Being a star college football player isn’t all it’s cracked up to be. Sometimes, it’s downright awful.
Michigan defensive back Jabrill Peppers, a highly rated recruit from 2014, gave his Twitter followers a brief glimpse into the difficulty amateur athletes face. “I just wanna keep my fridge and cabinets full so I can eat.”
Is that bad? That sounds bad.
Peppers just finished his freshman year at Michigan, and it appears from his tweet that he’s moved out of university housing. Sure, it’s easier to get food in the dorms, but athletes are given a monthly stipend to use at their discretion.
Per the NCAA (via MGoBlog):
22.214.171.124 Off-Campus Room and Board Stipend.
If a student-athlete lives and eats in noninstitutional facilities, the institution may provide the student-athlete an amount equal to the institution’s official on-campus room allowance as listed in its catalog, the average of the room costs of all of its students living on campus or the cost of room as calculated based on its policies and procedures for calculating the cost of attendance for all students. The institution also may provide the student-athlete an amount that is equivalent to an on-campus 7-day or 21-meal board plan or the cost of meals as calculated based on its policies and procedures for calculating the cost of attendance for all students, excluding those meals provided as part of the training table. Meals provided on the training table shall be deducted at the regular cost figure from such a student-athlete’s board allowance.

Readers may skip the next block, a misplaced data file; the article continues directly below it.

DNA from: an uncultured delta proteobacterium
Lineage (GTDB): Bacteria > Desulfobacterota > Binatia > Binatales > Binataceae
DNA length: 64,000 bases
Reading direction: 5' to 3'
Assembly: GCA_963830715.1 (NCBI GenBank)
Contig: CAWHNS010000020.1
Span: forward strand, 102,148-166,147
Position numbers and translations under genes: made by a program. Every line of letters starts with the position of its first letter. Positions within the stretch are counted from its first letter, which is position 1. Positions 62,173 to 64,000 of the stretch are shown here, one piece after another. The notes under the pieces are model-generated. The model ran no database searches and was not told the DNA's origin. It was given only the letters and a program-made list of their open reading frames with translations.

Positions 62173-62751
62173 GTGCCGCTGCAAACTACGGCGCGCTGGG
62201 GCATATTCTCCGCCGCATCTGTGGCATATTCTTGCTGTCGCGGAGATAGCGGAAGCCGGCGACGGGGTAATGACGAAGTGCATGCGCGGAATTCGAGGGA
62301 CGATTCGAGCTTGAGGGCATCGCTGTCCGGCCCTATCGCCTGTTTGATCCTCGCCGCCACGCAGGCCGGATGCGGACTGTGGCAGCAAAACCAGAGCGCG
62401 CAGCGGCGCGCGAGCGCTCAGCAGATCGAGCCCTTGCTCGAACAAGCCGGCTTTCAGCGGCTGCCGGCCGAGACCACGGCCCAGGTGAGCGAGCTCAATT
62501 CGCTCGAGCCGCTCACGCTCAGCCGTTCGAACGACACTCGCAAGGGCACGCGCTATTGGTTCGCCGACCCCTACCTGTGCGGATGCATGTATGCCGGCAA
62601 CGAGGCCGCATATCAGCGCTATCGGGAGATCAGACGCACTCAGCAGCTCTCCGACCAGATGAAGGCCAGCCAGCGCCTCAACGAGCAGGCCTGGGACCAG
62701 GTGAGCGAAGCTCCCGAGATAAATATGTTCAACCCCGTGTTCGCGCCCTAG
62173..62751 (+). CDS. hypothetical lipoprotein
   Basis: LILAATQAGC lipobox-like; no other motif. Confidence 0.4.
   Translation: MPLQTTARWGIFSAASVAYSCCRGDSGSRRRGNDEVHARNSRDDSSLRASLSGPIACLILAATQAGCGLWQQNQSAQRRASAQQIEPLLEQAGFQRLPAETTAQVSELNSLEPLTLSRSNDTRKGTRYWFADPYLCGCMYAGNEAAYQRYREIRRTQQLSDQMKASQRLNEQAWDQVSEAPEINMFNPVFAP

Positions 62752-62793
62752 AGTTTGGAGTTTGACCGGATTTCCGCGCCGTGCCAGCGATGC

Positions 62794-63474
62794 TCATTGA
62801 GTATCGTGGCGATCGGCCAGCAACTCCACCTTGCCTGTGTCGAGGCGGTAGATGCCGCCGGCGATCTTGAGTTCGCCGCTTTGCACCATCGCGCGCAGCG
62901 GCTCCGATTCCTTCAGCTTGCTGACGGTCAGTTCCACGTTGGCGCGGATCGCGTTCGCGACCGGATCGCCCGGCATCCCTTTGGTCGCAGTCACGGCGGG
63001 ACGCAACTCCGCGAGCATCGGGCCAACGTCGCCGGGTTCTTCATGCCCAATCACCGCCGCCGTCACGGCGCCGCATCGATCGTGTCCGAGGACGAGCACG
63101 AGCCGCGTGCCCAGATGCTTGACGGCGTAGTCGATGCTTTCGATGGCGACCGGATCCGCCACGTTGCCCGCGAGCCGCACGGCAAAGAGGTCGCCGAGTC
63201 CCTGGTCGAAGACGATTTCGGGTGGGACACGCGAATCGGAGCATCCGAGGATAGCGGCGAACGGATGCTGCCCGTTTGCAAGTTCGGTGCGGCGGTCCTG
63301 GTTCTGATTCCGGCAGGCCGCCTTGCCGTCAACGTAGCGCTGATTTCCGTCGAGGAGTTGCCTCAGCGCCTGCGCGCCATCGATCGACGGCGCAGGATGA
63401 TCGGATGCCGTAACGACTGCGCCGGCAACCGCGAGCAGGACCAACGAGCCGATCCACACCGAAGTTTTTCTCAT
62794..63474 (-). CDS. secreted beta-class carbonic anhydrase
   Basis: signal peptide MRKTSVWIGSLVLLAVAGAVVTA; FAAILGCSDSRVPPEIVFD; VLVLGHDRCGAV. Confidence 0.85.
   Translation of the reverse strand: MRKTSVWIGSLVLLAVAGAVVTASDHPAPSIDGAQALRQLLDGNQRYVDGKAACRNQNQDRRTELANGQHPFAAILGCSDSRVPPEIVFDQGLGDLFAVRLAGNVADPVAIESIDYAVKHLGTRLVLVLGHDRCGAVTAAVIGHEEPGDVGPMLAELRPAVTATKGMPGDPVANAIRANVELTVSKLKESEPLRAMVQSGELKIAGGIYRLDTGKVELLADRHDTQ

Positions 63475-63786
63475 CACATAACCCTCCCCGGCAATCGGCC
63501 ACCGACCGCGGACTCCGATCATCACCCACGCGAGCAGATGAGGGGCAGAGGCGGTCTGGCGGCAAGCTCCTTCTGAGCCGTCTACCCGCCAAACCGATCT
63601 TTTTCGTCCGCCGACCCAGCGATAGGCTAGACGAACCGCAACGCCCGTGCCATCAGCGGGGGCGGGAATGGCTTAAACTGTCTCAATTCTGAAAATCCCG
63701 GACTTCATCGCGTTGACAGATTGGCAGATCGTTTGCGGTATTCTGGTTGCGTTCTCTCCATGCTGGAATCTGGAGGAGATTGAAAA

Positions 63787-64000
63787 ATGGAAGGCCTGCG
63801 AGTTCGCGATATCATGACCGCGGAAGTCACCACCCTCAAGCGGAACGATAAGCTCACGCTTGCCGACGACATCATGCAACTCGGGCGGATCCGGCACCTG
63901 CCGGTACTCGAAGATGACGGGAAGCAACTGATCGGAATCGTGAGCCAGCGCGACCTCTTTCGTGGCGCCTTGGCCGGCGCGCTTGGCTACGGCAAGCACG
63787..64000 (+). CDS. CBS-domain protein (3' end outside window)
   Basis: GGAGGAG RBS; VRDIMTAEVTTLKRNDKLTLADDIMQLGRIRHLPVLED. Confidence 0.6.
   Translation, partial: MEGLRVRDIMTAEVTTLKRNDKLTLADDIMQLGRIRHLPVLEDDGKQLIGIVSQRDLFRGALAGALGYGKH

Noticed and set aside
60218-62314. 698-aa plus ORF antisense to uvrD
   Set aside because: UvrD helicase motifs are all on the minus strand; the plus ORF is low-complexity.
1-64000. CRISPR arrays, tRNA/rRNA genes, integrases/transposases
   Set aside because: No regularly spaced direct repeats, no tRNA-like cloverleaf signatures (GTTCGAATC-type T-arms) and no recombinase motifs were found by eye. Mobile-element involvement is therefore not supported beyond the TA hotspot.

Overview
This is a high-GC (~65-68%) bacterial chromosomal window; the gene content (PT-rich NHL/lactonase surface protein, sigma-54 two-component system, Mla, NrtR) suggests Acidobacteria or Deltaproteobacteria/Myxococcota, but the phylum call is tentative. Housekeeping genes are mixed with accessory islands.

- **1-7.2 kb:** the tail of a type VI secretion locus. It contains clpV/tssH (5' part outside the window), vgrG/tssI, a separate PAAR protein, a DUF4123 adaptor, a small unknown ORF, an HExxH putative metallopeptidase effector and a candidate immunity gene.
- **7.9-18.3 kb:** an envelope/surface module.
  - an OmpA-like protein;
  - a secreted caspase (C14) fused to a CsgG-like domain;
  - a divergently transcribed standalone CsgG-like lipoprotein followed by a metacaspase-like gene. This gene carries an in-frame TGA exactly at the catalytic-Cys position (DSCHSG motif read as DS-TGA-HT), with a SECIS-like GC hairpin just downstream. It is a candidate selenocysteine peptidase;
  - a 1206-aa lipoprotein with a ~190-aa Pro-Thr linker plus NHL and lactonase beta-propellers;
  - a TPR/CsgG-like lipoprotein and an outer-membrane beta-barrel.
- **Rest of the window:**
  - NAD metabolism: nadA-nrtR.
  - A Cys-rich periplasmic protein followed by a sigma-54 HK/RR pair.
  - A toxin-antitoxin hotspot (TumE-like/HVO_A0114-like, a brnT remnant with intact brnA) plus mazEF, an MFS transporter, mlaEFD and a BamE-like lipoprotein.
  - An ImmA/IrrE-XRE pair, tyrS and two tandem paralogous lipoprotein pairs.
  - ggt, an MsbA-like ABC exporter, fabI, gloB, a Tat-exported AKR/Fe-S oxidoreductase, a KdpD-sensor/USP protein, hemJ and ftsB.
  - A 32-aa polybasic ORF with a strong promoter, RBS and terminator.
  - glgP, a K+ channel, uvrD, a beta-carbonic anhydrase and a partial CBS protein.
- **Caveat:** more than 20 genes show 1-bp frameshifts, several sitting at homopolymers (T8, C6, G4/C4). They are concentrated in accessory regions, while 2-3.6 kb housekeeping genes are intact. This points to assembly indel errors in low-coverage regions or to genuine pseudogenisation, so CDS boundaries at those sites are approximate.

So, who knows what’s going on here. On one hand, athletes are treated like poop by the NCAA. This is hardly the first time you’ve heard that, and this is hardly the first time an amateur athlete has complained about a lack of food. On the other, college is about becoming an adult and handling otherwise difficult situations, financial or otherwise.
Sounds like there’s a little of both going on here.